After a relentless recession, Madison real estate values rose a solid 3.5 percent for this year’s tax assessments, including the first increase in the value of the average single-family home in six years.
That average home saw an increase in value of 3 percent, to $237,678. Although a sign of strength, it’s well below the peak of $274,974 in 2008.
Overall, 2014 residential assessments increased 3.2 percent, and commercial property — which includes apartment buildings with more than four units, hotels, stores and offices — jumped 4 percent.
“Real estate values are recovering in a very significant way in Madison,” Mayor Paul Soglin said. “We can expect to see more recovery in future years. It’s because of the strength of the people of Madison. This is a desirable place.”
The city will lead the state’s recovery, the mayor said, sharing data that show construction job growth jumped 20.3 percent in the metro area compared to 3.9 percent in the state from 2010 through 2013.
“All of the cranes out there don’t lie,” he said.
“It’s good news for the state,” said Todd Berry, president of the Wisconsin Taxpayers Alliance. “It suggests values statewide will finally go up.”
New values, based on 2013 sales and other data in effect for 2014, don’t reflect economic changes since the start of the year or the full value of many projects underway, city Assessor Mark Hanson said.
An especially bright spot is $392 million in new construction — a 76 percent rise over the previous year and the most since 2007. The construction includes high-profile projects like The Edgewater hotel redevelopment nearing completion on Lake Mendota, the recently completed Constellation apartments in the 700 block of East Washington Avenue, and a host of other projects.
The building boom is critical for the city, which has increasing costs but is under state revenue limits that restrict increases in tax collections to the growth in net new construction of buildings, additions and remodeling minus the value of properties that have been demolished.
Mailings began Friday
The city began mailing new assessments on Friday. The values will serve as the basis of tax collections by the city, school districts, Dane County and Madison Area Technical College. The new values raise or reduce the wealth of property owners and can shift the burden among taxpayers. But it’s too early to know what new values mean for individual tax bills, which will become clear in the fall when entities set budgets and tax rates for 2015.
“You can’t just look at assessments and forecast what tax bills are going to be,” Hanson said.
Last year, an anemic 1 percent increase in net new construction left a potential multimillion-dollar gap that was eventually closed through a combination of measures for the 2014 budget.
The new construction will enable the city to raise more taxes, Berry said.
It’s too early to tell how the new values will affect the 2015 budget and tax bills, Soglin said.
The city has been struggling with the recession for several years. For 2010, the city was staggered by a 3.1 percent drop in real estate values over the previous year, the first decrease in at least 35 years. The value fell 0.3 percent for 2011, 1.6 percent for 2012, and rose a modest but encouraging 0.9 percent for 2013.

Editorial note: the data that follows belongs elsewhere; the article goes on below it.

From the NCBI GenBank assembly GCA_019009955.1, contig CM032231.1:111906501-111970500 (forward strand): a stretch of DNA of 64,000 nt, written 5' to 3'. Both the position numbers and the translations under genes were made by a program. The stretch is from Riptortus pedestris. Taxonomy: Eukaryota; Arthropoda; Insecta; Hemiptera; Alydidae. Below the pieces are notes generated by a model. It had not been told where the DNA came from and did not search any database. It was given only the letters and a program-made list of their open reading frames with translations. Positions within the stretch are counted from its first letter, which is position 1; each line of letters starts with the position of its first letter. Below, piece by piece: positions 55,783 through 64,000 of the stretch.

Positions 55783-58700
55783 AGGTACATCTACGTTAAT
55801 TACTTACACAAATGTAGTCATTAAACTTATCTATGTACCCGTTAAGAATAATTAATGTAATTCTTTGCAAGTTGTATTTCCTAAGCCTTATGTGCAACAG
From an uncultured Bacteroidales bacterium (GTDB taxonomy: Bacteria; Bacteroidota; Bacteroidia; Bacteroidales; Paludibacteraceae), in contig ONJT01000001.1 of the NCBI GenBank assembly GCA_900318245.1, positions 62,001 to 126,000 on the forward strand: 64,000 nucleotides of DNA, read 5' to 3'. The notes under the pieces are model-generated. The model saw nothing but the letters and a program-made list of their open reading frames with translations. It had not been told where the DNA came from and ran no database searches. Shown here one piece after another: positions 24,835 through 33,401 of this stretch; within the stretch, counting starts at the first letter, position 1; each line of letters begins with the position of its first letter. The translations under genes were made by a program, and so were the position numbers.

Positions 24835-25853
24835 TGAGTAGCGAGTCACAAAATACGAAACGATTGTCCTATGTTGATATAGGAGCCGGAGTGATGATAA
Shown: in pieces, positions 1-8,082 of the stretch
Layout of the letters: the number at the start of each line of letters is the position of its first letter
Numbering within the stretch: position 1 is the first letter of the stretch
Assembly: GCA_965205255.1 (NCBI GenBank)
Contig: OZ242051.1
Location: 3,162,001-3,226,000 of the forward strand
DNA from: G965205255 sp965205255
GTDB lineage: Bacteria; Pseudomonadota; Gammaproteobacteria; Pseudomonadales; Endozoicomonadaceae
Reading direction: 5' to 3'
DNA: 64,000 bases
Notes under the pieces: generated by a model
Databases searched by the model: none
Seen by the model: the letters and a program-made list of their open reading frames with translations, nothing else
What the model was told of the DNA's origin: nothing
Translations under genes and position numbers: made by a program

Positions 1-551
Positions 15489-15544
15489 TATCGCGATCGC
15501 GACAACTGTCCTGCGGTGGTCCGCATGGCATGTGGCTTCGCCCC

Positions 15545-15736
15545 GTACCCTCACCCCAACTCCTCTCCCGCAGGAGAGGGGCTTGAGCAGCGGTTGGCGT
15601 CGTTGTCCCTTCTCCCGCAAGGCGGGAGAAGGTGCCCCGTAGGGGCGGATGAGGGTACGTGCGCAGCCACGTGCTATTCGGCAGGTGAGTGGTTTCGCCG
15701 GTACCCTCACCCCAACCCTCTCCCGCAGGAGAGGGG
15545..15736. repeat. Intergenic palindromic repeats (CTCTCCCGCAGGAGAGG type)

The new values continue a trend that’s gradually shifting the share of taxes from residential to commercial property owners, officials said. Since 2007, the share of city taxes paid by commercial owners has increased from 31 percent to just over 35 percent, Soglin said.
Revaluations of residential properties — single-family homes, condos and apartments with up to three units, rose $288 million, the first increase for that category since 2007.
The value of single-family homes rose in 104 of 110 areas defined by the city assessor’s office, fell in four and stayed the same in two. The values rose 5 percent or more in 16 areas, including a high of 8.8 percent in South Madison, and Sunset Village and University Heights on the Near West Side.
“We’re seeing bidding wars again,” said Jo Ann Terasa, assistant assessor for residential property, adding that homes are selling more quickly. “We’re back to days and weeks opposed to months and years.”
Average values fell slightly in a few places: 1.5 percent in Holiday Bluff near the airport on the North Side, and less than 1 percent in Orton Park on the Near East Side, Door Creek/Reston on the Far East Side and Woodward on the Lake Mendota shoreline north of Maple Bluff.
The most expensive average homes, $872,600, were on the lakefront in Spring Harbor, and the least expensive, $128,400, in Fair Oaks/Worthington Park on the East Side.
The adjusted home values are based on sales between Jan. 1 and Dec. 31, 2013.
The 4.0 percent increase in commercial properties was powered by new construction of apartments, Hanson said. There are 22 large apartment projects — 13 Downtown — going up or just finished, he said.
The condo market, however, remained sluggish, with increases in revaluations and construction lagging behind other property types, Hanson said. The strength of apartments versus condos seems to tie to the trend of young professionals being more attracted to renting than owning, he said.
There was moderate growth in the value of hotels, offices, stores and other non-residential commercial properties, Hanson said.
Manufacturing assessments are done by the state and won’t be ready until June 1.